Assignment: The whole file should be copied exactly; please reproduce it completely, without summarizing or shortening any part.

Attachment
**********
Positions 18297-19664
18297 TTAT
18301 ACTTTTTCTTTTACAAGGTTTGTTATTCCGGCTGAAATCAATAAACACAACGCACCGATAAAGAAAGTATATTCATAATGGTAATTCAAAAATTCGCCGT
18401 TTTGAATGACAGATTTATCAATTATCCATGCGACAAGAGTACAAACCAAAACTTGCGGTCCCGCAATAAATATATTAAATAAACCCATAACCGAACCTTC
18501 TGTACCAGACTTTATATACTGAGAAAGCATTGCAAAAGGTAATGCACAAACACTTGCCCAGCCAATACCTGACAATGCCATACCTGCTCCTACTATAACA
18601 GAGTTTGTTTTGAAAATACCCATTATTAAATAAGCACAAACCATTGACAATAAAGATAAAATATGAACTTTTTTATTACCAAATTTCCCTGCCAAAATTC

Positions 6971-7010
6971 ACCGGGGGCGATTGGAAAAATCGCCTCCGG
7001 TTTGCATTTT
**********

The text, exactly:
Positions 18297-19664
18297 TTAT
18301 ACTTTTTCTTTTACAAGGTTTGTTATTCCGGCTGAAATCAATAAACACAACGCACCGATAAAGAAAGTATATTCATAATGGTAATTCAAAAATTCGCCGT
18401 TTTGAATGACAGATTTATCAATTATCCATGCGACAAGAGTACAAACCAAAACTTGCGGTCCCGCAATAAATATATTAAATAAACCCATAACCGAACCTTC
18501 TGTACCAGACTTTATATACTGAGAAAGCATTGCAAAAGGTAATGCACAAACACTTGCCCAGCCAATACCTGACAATGCCATACCTGCTCCTACTATAACA
18601 GAGTTTGTTTTGAAAATACCCATTATTAAATAAGCACAAACCATTGACAATAAAGATAAAATATGAACTTTTTTATTACCAAATTTCCCTGCCAAAATTC

Positions 6971-7010
6971 ACCGGGGGCGATTGGAAAAATCGCCTCCGG
7001 TTTGCATTTT